New laws to better protect children from abuse

Released 07/08/2019

From 1 September 2019 new laws for the reporting of child abuse commence. These laws are an important step in implementing the Royal Commission's recommendations as we continue working towards a safer society for children, and a stronger legal framework for survivors.

"The Royal Commission emphasised the importance of adults proactively reporting information about child sexual abuse. Children are likely to have less ability to report the abuse, or to take steps to protect themselves," Attorney-General Gordon Ramsay said today.

"We also know that those who commit child sexual abuse offences may have multiple victims and may offend against particular victims over lengthy periods of time and it is our absolute priority to keep children safe."

From 1 September 2019, changes to ACT laws will mean that:

  • Adults who reasonably believe that a sexual offence has been committed against a child, must make a report to police. Failure to make a report is an offence.
  • Ministers of religion, religious leaders and members of the clergy of a church or religious denomination will be Mandated Reporters.
  • Certain information disclosed in a religious confession must be reported by religious bodies to the ACT Ombudsman under the Reportable Conduct Scheme.

"These changes achieve consistency between the treatment of the confessional seal across different reporting obligations and ensures freedom of religion is limited only to the extent necessary to protect children from harm," Minister Ramsay said.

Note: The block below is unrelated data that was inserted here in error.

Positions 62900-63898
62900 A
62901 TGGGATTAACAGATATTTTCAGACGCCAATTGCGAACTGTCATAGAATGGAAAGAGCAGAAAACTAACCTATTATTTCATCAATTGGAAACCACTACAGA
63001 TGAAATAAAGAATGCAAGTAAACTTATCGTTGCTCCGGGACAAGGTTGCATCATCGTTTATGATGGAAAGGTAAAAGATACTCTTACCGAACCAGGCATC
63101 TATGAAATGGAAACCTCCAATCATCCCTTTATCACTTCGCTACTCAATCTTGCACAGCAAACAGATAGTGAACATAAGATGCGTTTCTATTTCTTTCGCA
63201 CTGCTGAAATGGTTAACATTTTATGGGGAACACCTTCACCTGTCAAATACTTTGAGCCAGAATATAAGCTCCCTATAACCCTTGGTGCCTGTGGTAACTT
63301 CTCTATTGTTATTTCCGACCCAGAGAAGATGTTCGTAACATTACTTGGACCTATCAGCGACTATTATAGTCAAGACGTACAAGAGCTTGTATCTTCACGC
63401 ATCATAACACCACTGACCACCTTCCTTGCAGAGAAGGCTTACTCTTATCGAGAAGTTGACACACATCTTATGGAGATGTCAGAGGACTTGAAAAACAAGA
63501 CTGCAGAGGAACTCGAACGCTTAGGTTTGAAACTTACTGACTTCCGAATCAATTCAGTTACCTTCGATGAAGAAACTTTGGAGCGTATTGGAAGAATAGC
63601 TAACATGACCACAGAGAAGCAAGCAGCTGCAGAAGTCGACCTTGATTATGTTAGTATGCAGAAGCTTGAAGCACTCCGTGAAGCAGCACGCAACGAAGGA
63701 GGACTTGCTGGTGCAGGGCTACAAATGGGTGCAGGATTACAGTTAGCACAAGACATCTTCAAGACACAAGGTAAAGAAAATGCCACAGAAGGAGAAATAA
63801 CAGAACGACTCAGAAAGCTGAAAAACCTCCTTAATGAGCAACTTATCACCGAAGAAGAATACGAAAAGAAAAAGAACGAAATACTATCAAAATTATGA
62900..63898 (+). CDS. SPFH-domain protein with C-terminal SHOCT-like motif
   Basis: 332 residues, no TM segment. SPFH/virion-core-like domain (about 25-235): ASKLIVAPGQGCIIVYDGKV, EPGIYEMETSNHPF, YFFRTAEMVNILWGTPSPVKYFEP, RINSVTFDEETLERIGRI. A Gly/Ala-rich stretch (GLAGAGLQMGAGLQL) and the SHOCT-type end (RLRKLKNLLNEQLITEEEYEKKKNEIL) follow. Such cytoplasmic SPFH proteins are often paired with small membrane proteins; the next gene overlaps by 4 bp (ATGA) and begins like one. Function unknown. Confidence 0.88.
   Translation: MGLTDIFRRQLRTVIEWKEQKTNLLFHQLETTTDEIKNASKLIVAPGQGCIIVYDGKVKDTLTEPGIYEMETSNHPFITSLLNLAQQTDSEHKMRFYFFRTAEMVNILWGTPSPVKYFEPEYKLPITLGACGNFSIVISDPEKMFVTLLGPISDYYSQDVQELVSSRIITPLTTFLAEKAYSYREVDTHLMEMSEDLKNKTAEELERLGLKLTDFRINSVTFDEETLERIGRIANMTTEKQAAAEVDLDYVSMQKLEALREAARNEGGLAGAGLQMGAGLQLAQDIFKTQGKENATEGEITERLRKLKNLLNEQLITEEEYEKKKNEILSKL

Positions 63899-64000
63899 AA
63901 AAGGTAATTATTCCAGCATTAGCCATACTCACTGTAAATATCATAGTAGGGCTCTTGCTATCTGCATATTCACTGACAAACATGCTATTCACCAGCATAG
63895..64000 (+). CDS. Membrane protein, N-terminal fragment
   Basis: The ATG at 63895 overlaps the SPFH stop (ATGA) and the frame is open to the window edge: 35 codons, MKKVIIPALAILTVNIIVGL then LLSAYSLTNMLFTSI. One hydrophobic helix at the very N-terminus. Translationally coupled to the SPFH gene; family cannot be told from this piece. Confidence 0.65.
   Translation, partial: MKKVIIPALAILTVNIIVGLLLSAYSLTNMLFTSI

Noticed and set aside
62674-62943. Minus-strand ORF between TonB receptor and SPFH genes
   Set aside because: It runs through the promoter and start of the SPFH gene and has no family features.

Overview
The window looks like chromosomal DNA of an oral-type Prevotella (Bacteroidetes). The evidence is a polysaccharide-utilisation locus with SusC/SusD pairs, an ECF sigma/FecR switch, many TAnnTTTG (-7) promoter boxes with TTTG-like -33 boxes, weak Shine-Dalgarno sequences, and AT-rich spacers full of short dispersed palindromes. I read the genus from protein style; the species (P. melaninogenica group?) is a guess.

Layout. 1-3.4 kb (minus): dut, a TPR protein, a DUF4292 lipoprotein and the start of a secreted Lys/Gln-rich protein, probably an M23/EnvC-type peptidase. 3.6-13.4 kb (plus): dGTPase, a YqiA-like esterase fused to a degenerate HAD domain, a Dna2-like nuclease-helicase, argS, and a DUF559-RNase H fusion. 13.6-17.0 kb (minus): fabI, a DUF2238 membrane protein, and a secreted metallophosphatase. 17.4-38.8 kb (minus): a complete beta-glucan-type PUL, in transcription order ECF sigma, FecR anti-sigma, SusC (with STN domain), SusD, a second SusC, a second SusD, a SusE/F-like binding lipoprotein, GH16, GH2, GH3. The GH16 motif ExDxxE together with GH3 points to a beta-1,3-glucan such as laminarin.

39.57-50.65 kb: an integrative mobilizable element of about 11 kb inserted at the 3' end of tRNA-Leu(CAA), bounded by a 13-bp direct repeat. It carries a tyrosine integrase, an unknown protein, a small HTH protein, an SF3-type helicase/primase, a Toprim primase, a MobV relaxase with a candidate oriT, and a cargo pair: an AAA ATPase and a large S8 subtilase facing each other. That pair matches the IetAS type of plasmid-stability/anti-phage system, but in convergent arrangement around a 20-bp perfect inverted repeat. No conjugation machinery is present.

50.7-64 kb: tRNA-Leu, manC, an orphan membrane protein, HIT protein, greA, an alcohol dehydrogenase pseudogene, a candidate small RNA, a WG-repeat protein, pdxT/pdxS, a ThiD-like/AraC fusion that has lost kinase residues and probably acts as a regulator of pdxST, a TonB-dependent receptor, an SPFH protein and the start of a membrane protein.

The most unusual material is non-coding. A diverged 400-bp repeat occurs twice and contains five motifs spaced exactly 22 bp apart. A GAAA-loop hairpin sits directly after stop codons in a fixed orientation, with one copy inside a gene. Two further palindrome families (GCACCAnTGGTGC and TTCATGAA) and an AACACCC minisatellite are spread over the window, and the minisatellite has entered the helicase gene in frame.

The ACT Government is committed to taking responsibility and implementing the findings of the Royal Commission to ensure our laws protect children.

The Royal Commission's recommendations provide a framework for making our society a safer place for children and ensuring our systems respond better to victims.

"Work to implement these recommendations has so far included signing up to the Redress scheme, making improvements to sentencing laws and criminal procedures, and enacting a new offence for a person in an institution failing to protect against child sexual abuse," Minister Ramsay said.

"The changes commencing on 1 September 2019 are the latest in this series of reforms. Further work will follow, including implementing the National Child Safe Standards, and introducing a witness intermediary scheme to help victims give evidence to police and to the court."

For further information on the new laws visit:

- Statement ends -

Section: Gordon Ramsay, MLA | Media Releases

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